The state of the San Antonio Spurs has been a topic of discussion around the NBA in recent weeks. Yes, the franchise is currently in a holding pattern, with no clear path towards contention in the short or long-term. But a full-scale teardown was never in the cards -- not in that market, not with a 72-year old coaching legend chasing down Lenny Wilkens. Things tend to work out in this league if you draft and develop good young players. The question is, what exactly do the Spurs have?
Following the nirvana that was 2012 through 2015, the Spurs have pulled a complete 180 from the "Beautiful Game" and leaned heavily into caveman basketball. San Antonio has finished in the bottom-ten in passes per game in each of the past three seasons. It can work when you have stellar half-court creator like Kawhi Leonard or even DeMar DeRozan (who for all his warts, still generates quality looks in the regular season). One of the hidden advantages of this strategy is that you never cough up the rock -- the Spurs have ranked 1st, 1st, and 2nd in turnover rate over that same time period. This was one of the main reasons for the team's quality offensive play, even with a hideous shot profile and being allergic to offensive rebounding,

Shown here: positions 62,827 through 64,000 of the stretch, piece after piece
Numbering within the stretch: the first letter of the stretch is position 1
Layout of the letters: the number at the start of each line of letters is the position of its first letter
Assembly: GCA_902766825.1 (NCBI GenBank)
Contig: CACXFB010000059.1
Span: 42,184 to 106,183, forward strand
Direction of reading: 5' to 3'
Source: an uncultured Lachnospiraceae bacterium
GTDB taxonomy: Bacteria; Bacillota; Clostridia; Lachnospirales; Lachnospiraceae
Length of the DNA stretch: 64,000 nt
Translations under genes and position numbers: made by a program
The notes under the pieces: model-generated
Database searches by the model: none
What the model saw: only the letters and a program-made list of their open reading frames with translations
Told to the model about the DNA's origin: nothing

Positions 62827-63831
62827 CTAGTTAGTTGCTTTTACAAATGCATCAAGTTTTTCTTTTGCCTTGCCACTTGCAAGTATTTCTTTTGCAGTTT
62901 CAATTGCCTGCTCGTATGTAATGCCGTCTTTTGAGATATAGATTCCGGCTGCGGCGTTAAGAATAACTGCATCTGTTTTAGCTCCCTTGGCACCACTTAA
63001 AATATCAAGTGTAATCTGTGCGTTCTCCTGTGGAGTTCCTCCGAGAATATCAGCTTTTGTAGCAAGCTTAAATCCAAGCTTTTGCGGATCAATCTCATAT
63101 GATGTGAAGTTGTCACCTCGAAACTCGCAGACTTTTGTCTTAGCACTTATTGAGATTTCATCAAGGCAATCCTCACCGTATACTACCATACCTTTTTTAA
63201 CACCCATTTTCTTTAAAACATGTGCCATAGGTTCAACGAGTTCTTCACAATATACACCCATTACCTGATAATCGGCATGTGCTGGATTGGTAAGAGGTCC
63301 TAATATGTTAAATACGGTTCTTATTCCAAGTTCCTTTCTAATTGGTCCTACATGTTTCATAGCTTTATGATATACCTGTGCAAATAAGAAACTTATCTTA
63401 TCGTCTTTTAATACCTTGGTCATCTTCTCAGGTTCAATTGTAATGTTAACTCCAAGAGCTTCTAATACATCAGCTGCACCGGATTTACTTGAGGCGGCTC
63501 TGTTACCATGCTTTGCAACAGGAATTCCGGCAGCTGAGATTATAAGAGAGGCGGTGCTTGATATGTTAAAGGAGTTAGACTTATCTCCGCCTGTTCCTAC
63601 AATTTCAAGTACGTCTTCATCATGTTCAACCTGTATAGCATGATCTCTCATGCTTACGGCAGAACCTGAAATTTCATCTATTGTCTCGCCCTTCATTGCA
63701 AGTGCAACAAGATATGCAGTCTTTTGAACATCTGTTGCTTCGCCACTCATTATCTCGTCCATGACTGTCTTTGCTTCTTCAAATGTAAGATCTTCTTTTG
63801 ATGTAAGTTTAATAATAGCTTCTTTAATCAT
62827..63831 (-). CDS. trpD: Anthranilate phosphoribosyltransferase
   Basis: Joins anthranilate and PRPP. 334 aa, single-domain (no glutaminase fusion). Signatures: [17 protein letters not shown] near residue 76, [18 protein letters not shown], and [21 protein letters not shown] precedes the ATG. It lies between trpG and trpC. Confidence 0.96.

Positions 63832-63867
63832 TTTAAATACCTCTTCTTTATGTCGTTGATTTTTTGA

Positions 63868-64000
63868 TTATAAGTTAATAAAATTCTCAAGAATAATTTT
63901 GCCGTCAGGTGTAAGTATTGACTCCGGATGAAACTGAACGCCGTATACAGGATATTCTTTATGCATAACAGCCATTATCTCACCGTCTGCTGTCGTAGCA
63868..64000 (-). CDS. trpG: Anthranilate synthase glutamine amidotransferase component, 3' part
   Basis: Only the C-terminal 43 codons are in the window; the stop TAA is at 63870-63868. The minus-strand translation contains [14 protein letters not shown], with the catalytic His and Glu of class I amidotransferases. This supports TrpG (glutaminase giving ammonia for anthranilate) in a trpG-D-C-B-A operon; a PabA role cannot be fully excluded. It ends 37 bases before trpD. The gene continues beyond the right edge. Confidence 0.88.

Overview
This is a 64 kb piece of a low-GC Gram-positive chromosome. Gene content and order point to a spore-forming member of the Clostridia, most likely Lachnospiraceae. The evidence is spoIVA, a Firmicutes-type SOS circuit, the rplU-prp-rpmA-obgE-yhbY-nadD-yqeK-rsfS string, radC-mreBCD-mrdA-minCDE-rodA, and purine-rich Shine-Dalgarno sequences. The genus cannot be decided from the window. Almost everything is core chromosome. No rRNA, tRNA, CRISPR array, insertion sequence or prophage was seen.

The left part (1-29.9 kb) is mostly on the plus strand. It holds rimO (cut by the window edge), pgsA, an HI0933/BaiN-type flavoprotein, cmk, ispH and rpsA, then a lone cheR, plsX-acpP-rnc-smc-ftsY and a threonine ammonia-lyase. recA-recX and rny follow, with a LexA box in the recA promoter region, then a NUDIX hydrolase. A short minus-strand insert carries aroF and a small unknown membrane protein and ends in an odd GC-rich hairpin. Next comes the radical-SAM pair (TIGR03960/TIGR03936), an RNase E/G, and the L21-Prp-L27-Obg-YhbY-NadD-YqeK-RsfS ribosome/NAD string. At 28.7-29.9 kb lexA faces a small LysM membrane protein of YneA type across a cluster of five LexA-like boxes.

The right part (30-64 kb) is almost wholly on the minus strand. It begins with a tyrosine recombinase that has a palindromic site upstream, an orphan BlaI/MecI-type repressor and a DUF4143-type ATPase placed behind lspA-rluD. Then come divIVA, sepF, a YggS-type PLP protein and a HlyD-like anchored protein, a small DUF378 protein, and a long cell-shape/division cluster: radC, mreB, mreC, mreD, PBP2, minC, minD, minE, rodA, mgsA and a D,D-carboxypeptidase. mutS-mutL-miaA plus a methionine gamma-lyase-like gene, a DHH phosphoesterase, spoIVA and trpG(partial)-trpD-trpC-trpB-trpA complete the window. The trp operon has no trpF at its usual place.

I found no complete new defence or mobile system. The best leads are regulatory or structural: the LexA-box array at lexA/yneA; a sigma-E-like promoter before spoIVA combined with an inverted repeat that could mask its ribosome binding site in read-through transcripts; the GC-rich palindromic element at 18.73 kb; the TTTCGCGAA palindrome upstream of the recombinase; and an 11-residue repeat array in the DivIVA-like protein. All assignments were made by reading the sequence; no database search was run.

This style doesn't quite function the same without a go-to option though, Gregg Popovich always has his team operating "the right way." Players move and cut with voracity; the actions are crisp and with a sense of purpose. But without a tentpole star, possessions often wind up like this.
So who among San Antonio's core is most ready for an expanded role?
Color me skeptical:
Dejounte Murray is 25 years old, with over 6,000 minutes under his belt (including the postseason) -- he's more of a known commodity than people realize. While DJ has grown tremendously as a shooter and decision-maker from his early days, the limitations overshadow everything for me.